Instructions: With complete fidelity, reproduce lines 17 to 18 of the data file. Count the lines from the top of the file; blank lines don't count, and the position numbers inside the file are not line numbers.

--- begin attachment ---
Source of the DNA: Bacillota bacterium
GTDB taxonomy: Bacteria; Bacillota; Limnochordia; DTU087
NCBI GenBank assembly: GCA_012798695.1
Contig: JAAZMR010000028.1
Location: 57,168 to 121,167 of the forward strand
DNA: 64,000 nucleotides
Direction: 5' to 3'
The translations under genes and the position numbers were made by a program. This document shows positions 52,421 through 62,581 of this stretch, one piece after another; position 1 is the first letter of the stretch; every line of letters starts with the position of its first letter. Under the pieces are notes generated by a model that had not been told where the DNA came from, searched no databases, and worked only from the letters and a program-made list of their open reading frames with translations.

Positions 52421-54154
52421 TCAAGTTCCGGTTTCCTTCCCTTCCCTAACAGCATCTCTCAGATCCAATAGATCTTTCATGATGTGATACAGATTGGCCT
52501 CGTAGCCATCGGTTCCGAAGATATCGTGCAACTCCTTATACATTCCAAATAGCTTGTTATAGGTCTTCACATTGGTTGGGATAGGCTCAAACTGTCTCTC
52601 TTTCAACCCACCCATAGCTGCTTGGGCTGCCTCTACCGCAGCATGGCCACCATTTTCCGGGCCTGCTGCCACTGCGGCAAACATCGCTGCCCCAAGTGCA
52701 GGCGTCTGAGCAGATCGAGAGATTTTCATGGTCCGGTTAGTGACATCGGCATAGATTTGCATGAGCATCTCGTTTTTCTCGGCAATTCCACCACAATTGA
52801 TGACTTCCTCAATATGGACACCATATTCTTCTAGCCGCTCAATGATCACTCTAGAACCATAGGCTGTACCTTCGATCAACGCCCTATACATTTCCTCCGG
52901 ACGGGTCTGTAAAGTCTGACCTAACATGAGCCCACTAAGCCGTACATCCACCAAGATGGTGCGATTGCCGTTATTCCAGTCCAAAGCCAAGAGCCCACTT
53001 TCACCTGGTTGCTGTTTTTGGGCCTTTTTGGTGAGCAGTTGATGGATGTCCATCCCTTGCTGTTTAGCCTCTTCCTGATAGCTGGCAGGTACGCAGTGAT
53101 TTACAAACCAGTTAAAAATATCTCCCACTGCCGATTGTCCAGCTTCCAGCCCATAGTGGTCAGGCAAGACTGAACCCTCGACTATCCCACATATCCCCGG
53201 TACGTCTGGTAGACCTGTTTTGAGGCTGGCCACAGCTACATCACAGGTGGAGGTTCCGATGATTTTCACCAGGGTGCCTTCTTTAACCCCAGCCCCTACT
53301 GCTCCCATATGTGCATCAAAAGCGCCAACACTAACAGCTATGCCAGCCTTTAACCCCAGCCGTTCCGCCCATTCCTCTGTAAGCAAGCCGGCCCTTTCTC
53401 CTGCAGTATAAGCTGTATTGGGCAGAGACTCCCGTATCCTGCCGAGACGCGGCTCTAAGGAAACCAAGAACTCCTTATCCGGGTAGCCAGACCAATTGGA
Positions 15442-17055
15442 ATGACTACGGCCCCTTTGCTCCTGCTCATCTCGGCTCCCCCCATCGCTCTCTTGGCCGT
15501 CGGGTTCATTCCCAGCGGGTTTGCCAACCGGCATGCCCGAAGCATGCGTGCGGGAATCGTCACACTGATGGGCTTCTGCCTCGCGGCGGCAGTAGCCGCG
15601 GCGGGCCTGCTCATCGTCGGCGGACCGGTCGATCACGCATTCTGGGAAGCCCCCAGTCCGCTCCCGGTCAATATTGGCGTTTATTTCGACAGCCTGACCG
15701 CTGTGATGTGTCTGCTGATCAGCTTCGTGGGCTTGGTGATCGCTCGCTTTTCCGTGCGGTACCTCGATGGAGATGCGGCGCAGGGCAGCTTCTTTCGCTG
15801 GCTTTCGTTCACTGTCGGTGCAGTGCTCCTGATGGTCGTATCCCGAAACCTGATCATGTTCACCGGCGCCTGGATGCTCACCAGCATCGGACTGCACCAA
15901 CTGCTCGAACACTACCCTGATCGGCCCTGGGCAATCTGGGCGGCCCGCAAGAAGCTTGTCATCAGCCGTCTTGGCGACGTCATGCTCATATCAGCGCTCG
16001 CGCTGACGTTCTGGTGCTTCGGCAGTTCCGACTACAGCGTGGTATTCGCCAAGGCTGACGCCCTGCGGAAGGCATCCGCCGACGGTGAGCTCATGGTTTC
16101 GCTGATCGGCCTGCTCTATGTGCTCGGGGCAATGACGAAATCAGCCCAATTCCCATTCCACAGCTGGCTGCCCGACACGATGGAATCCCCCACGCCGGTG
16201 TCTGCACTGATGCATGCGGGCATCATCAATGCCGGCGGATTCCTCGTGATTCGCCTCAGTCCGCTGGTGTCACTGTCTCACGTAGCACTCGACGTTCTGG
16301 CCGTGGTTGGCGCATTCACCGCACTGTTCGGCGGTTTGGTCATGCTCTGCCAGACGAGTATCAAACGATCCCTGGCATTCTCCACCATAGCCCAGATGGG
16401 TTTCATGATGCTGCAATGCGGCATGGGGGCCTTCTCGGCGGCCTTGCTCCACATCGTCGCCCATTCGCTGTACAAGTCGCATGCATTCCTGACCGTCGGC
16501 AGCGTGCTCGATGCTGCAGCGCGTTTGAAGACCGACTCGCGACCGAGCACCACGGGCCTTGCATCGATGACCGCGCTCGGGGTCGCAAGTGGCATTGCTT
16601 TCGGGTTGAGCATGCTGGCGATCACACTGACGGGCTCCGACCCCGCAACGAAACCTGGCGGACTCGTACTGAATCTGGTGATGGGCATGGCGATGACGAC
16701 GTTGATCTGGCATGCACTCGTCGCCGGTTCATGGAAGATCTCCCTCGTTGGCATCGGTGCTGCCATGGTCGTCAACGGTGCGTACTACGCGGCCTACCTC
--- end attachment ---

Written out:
53101 TTACAAACCAGTTAAAAATATCTCCCACTGCCGATTGTCCAGCTTCCAGCCCATAGTGGTCAGGCAAGACTGAACCCTCGACTATCCCACATATCCCCGG
53201 TACGTCTGGTAGACCTGTTTTGAGGCTGGCCACAGCTACATCACAGGTGGAGGTTCCGATGATTTTCACCAGGGTGCCTTCTTTAACCCCAGCCCCTACT